Although Marco’s essay is mostly right, it also doesn’t propose any real solutions to the problem he describes—because there aren’t any. The incentive for parents in high school is to want their kid to get the highest grade possible; consequently, they will often fight for their kids, leading to an overall negative equilibrium, and one that I benefited from in late middle and early high school when I decided to effectively fail math as an ill-conceived protest against my parents. At the time I didn’t consciously realize this dynamic, or that protesting in ways that chiefly hurt me aren’t terribly wise, but I was also 13 – 15 at the time and didn’t know any better.

For most teachers, the easiest thing to do on an individual level is inflate grades, which reduces complaints from both parents and students. This isn’t optimal on a societal level, which generates posts like Marco’s, but it is on an individual level, and I don’t see an easy way to generate incentives to change this (more on that later). Marco says:

Grades don’t reflect your aptitude, intelligence, or understanding of the subject matter. You don’t need to actually learn much useful material to get good grades. (And many of those who learn exceptionally well don’t get good grades.)

This is probably true. But if grades don’t reflect all this, then imagine what the people with really low GPAs are like. Grades aren’t good at stratifying the high end of the curve, but they at least show some of where the low end is. And I suspect the really high end, especially in hard college majors like engineering, CS, and so forth, are still reasonably good guides to aptitude. Marco says, “You can understand why I don’t trust the validity of grades.” You shouldn’t trust grades fully—but that’s because grades aren’t supposed to be the full measure of man. Nothing is, except maybe life, and what does that really mean?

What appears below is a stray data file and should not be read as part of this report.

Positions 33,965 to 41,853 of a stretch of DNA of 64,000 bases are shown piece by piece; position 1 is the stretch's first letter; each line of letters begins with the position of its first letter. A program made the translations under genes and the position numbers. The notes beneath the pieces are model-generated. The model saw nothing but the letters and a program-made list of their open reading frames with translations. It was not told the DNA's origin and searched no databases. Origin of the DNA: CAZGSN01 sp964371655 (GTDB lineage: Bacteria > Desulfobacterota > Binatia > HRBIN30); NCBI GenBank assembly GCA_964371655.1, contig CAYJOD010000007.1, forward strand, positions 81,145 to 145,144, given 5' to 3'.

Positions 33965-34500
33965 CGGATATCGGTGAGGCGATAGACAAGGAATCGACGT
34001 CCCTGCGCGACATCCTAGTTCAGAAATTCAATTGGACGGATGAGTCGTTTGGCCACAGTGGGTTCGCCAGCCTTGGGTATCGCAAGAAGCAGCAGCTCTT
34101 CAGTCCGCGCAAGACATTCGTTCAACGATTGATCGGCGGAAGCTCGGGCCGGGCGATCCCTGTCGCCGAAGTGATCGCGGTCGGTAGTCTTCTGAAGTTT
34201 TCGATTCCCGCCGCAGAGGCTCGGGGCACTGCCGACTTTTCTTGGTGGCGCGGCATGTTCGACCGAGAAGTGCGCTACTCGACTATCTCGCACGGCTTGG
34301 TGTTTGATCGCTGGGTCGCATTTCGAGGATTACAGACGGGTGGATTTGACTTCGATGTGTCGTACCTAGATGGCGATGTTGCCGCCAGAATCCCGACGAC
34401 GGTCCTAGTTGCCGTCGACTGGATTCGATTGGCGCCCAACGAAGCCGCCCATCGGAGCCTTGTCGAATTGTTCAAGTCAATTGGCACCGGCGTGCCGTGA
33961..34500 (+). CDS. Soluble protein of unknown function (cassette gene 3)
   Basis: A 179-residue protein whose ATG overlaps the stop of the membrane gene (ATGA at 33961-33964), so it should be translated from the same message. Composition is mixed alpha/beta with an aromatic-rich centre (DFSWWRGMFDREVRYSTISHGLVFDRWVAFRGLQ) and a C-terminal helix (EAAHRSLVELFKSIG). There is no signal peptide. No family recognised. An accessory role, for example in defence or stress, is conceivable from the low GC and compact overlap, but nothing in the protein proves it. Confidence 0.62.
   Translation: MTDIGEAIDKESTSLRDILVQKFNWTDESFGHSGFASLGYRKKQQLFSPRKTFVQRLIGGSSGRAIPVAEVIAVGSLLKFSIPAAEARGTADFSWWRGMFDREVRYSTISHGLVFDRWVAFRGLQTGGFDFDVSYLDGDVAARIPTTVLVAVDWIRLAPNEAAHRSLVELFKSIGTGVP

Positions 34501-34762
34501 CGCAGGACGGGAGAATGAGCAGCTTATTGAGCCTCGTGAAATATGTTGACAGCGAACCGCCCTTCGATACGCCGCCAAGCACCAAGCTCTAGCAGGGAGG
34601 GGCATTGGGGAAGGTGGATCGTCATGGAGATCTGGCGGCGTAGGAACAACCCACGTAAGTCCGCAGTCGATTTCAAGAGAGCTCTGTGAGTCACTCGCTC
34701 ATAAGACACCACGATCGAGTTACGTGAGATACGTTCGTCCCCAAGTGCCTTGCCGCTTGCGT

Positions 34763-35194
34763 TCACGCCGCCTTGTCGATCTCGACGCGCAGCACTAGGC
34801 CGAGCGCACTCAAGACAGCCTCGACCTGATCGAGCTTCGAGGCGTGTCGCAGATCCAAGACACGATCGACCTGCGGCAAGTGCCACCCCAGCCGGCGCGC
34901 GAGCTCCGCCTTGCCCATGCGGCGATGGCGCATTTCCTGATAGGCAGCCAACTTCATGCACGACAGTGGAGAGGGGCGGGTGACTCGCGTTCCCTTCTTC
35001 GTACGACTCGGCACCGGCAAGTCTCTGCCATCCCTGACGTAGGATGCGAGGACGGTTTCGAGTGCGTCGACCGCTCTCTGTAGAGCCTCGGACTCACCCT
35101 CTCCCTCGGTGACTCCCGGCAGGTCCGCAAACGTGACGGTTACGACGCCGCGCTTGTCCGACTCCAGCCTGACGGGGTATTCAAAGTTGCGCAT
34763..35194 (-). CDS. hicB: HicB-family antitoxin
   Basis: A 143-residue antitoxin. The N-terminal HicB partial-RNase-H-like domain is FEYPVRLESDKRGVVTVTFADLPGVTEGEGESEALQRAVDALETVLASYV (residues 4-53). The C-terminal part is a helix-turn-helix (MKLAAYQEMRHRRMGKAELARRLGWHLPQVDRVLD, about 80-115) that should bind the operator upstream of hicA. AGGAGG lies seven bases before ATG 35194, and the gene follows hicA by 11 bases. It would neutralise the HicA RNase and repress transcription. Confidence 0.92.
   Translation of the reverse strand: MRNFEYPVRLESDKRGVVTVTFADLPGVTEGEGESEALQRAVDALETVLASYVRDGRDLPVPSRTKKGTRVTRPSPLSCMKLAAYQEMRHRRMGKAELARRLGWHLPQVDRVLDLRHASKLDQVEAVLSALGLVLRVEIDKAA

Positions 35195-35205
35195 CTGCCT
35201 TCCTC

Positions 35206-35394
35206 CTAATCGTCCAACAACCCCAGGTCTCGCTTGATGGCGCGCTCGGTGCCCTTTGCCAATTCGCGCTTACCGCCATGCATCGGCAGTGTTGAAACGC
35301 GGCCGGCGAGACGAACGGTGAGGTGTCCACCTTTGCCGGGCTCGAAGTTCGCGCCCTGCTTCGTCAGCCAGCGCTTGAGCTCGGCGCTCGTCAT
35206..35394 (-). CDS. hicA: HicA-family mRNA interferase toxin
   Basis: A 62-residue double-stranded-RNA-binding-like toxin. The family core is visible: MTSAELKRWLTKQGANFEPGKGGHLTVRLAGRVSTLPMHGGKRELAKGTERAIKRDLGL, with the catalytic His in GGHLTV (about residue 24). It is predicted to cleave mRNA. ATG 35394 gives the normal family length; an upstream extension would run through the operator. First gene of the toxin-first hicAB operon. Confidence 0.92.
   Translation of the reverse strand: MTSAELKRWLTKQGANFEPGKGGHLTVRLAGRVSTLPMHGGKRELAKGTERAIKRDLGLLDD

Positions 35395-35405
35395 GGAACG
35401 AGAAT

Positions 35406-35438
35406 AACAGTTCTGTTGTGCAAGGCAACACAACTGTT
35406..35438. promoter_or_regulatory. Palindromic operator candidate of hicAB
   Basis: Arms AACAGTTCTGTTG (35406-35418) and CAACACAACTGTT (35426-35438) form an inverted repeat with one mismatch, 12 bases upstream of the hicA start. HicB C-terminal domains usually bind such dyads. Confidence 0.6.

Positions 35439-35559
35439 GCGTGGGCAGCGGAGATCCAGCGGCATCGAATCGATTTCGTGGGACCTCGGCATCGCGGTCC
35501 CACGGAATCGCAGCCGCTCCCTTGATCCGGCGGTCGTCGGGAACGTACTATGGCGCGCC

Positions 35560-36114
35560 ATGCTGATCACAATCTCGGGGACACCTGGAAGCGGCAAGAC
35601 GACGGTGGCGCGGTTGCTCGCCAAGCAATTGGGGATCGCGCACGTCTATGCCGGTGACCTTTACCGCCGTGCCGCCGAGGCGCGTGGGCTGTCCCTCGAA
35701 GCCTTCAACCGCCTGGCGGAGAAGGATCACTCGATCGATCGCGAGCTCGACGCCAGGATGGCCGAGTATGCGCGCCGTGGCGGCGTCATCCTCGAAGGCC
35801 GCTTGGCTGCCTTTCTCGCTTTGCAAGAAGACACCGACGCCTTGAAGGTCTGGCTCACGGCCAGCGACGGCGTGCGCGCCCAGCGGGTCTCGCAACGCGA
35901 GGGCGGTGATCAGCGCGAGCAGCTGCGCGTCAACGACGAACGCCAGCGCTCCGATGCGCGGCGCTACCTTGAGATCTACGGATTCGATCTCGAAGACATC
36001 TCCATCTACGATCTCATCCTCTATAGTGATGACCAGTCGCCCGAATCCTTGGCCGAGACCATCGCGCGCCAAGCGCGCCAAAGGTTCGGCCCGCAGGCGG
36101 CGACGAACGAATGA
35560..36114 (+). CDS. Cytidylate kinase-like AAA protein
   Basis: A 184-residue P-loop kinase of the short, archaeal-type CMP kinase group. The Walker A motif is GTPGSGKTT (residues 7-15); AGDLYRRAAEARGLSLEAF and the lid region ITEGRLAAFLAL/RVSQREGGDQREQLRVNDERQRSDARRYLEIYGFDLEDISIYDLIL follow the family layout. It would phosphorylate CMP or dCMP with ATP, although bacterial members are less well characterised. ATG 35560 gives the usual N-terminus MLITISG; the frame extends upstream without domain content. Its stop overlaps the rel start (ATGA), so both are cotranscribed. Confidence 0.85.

I see a lot of comments about colleges, high schools, grades, and how to improve those kinds of issues on sites like Hacker News and Slashdot. Most are good at identifying problems; Chris Smeder, for example, tells us how to improve college teaching in three major ways. He’s probably right about all of those, but he misses an important point: most universities are not set up (or, if you like buzzwords, “incentivized”) to reward teaching.

Smeder misses the main point, which isn’t identifying the problem; a gazillion people in the Chronicle of Higher Education have said virtually the same thing at various times. The real problem is solving the problem, which requires changing the incentives that drive professors. At the moment, hiring and tenure decisions at virtually all universities (and all the big ones you’ve heard of) are made mostly on research and publication. Teaching simply doesn’t count for much. Therefore, the people who succeed in getting hired and getting tenured optimize for what they’re being judged on: research and publication. Teaching is secondary. Heroic individuals and people who want to practice better teaching will help somewhat, but they aren’t enough to change the system as a whole.

Once you’ve realized this incentive problem, the question becomes, “How do you change the incentives?” I have no good answers for that, but it’s the real question you should be asking if you’re genuinely interested. And it might keep you from generalizations like this one, which is back to Marco’s essay:

Most people from my generation can’t really do anything else in the real world except bullshit jobs because nobody ever held them to very high standards.